Posted by WARREN MOSLER on 27th February 2014
The threshold may be high but there is one somewhere up there:
Fed should be ‘very patient’ in cutting stimulus: Rosengren (Reuters) The high number of part-time workers who would rather work full-time, the still-high unemployment rate, and very low inflation suggest significant “slack” in labor markets and “call for a very patient approach to removing monetary policy accommodation, particularly given the softness in recent economic data,” Boston Federal Reserve Bank President Eric Rosengren said. Rosengren said that it has been difficult for economists to determine whether weak employment reports for the past two months have been influenced bad weather or if they reflect an economic slowdown, and predicted that harsh winter weather will make the February jobs report similarly difficult to interpret. “In my view, this uncertainty provides an additional strong rationale for taking a patient approach to removing the monetary policy accommodation that the Federal Reserve has been deploying.”
These are closings from contracts signed months earlier:
New home sales hit five-and-a-half year high in January (Reuters) Sales of new U.S. single-family homes jumped 9.6 percent to a seasonally adjusted annual rate of 468,000 units. December’s sales were revised up to a 427,000-unit pace from the previously reported 414,000-unit rate. Sales in the Northeast soared 73.7 percent to a seven-month high, while the South recorded a 10.4 percent rise in transactions to a more than five-year high. Sales tumbled 17.2 percent in the Midwest last month, while rising 11 percent in the West. New home sales rose 2.2 percent compared with January 2013. For all of 2013. Last month, the supply of new houses on the market was unchanged at 184,000 units. The median price of a new home last month rose 3.4 percent to $260,100 from January 2013. At January’s sales pace it would take 4.7 months to clear the supply of houses on the market.
I still suspect some of the q4 activity was ahead of expiring tax credits:
Hope on Horizon for Home-Supply Crunch: Builder Borrowing Picks Up (WSJ) Data released Wednesday by the Federal Deposit Insurance Corp. show that the outstanding balance on loans for land acquisition, development and construction rose in the fourth quarter to $209.9 billion, compared with $206 billion in the third quarter. Last year, the average price of a new U.S. home was $322,100, up 10.2% from 2012. The latest increase in construction lending “is an encouraging signal,” said David Crowe, chief economist for the National Association of Home Builders. But lending remains far from peak, as outstanding land and construction loans topped out at $631.8 billion in the first quarter of 2008. According to the FDIC, outstanding loans solely for construction of homesexcluding development, land acquisition and commercial projectsincreased to $43.7 billion in the fourth quarter, up from a recent low of $40.7 billion in last year’s first quarter.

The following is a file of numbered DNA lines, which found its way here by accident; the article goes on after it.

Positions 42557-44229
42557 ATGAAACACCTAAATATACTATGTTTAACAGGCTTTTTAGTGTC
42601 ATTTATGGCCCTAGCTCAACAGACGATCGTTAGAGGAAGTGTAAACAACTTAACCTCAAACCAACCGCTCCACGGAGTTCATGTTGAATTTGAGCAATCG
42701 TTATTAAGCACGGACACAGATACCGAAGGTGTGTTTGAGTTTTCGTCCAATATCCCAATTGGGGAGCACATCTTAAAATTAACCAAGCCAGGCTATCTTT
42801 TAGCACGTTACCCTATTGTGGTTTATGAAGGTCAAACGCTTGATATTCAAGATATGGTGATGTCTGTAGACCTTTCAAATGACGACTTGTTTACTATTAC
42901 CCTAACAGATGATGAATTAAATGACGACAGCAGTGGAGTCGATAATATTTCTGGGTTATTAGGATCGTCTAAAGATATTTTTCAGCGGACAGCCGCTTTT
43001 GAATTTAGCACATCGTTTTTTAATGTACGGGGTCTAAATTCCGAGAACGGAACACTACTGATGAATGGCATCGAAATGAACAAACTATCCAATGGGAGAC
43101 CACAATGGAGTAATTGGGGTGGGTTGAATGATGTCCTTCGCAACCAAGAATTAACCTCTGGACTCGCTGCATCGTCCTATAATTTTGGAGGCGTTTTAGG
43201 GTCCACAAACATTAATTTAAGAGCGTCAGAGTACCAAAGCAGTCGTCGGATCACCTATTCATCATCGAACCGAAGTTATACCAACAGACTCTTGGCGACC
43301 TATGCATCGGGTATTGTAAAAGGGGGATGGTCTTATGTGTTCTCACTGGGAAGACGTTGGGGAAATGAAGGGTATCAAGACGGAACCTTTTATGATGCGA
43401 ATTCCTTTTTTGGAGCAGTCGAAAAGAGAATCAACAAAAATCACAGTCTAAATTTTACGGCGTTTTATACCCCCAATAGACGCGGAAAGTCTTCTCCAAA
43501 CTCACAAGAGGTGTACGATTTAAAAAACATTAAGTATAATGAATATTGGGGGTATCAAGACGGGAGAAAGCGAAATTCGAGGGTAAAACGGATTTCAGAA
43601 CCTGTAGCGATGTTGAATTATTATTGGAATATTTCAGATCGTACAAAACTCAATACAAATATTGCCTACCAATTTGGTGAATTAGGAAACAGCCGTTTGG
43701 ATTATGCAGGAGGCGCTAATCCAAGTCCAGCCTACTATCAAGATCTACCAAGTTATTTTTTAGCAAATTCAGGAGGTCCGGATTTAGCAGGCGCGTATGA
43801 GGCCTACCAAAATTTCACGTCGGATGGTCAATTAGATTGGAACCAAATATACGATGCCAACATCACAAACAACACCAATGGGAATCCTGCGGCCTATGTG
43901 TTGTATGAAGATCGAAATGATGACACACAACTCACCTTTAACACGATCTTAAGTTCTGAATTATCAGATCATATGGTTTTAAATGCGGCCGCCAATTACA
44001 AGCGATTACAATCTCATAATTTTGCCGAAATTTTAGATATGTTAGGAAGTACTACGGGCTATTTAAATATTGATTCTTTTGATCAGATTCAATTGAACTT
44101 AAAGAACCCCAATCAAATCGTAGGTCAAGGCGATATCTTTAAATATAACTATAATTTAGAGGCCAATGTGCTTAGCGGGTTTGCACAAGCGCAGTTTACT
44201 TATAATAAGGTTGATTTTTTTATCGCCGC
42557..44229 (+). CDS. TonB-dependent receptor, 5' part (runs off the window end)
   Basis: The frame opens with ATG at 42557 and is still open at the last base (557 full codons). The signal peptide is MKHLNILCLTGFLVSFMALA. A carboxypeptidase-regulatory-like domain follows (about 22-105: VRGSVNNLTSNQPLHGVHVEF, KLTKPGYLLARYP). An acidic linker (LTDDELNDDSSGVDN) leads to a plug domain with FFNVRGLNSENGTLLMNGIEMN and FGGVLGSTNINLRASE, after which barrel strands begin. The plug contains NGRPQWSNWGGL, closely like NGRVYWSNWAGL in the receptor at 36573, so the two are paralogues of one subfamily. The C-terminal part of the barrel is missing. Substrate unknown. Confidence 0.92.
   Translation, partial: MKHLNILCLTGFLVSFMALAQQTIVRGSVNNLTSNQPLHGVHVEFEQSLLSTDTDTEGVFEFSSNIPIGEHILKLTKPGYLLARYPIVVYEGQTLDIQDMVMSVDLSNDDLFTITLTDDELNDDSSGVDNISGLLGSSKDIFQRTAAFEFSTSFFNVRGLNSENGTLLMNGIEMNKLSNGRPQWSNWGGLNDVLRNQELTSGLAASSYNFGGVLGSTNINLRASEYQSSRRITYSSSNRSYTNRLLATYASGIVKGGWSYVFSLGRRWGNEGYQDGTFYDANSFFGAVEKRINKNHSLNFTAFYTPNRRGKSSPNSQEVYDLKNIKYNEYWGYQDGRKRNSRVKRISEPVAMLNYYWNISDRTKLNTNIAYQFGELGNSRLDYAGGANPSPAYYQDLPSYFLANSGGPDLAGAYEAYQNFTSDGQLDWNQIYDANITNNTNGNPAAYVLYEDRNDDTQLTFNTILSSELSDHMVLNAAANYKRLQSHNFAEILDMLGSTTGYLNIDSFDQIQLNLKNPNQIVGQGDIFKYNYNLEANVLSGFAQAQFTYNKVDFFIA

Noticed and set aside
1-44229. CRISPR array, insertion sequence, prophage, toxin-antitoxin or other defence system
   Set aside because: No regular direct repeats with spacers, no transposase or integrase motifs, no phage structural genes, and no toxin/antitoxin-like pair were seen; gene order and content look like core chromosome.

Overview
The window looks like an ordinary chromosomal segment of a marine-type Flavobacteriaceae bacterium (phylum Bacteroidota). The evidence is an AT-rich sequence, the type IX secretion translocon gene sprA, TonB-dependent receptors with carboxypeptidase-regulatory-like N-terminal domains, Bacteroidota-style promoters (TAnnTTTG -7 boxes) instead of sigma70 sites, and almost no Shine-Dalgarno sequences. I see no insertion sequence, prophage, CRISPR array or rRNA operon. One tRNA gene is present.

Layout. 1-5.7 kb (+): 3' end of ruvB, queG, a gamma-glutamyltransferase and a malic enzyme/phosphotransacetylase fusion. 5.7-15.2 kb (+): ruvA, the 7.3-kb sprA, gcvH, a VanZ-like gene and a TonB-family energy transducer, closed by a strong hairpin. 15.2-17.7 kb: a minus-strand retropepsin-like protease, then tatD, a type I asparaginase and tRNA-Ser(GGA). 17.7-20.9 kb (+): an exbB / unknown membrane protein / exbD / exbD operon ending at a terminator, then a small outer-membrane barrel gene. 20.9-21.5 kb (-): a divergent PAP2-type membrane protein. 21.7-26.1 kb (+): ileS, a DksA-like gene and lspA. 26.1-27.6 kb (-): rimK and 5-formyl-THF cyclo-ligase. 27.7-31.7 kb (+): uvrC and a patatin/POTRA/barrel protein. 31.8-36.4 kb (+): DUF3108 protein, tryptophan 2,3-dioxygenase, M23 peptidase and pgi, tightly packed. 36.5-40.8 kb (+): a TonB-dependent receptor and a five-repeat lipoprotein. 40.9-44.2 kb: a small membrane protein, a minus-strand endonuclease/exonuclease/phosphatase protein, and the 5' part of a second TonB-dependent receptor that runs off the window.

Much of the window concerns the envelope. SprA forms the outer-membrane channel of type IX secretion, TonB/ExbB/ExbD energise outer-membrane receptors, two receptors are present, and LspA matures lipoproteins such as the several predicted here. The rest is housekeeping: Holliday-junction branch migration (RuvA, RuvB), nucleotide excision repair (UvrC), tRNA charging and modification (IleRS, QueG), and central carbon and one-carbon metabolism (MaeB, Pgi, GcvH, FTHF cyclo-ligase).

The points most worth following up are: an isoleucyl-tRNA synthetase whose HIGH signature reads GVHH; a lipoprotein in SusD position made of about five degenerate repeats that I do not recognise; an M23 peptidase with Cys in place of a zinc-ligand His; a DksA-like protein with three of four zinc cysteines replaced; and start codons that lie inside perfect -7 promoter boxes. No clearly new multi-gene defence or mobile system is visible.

This helps support prices but doesn’t directly add much to GDP apart from commissions etc. unless it’s new construction:
Foreign appetite for US properties remains strong (FT) Last year the US maintained its position as the top destination for direct commercial property investment by foreigners with $38.7bn pouring into the country, according to a report from brokerage Jones Lang LaSalle. The total was up 44 per cent on 2012. Canadian, Chinese and Australian investors led the charge, with investors targeting top-tier areas such as Manhattan, Los Angeles and Chicago as well as secondary markets including Houston, Dallas and Seattle. Almost half all investments were in office buildings, 16 per cent in apartment blocks, 15 per cent in retail, while hotels, industrial properties and land development made up the rest. Foreign money comprises about 10 per cent of all capital for commercial property investment in the US, which JLL has said could accelerate if international investors expand beyond core assets to riskier deals that deliver higher returns.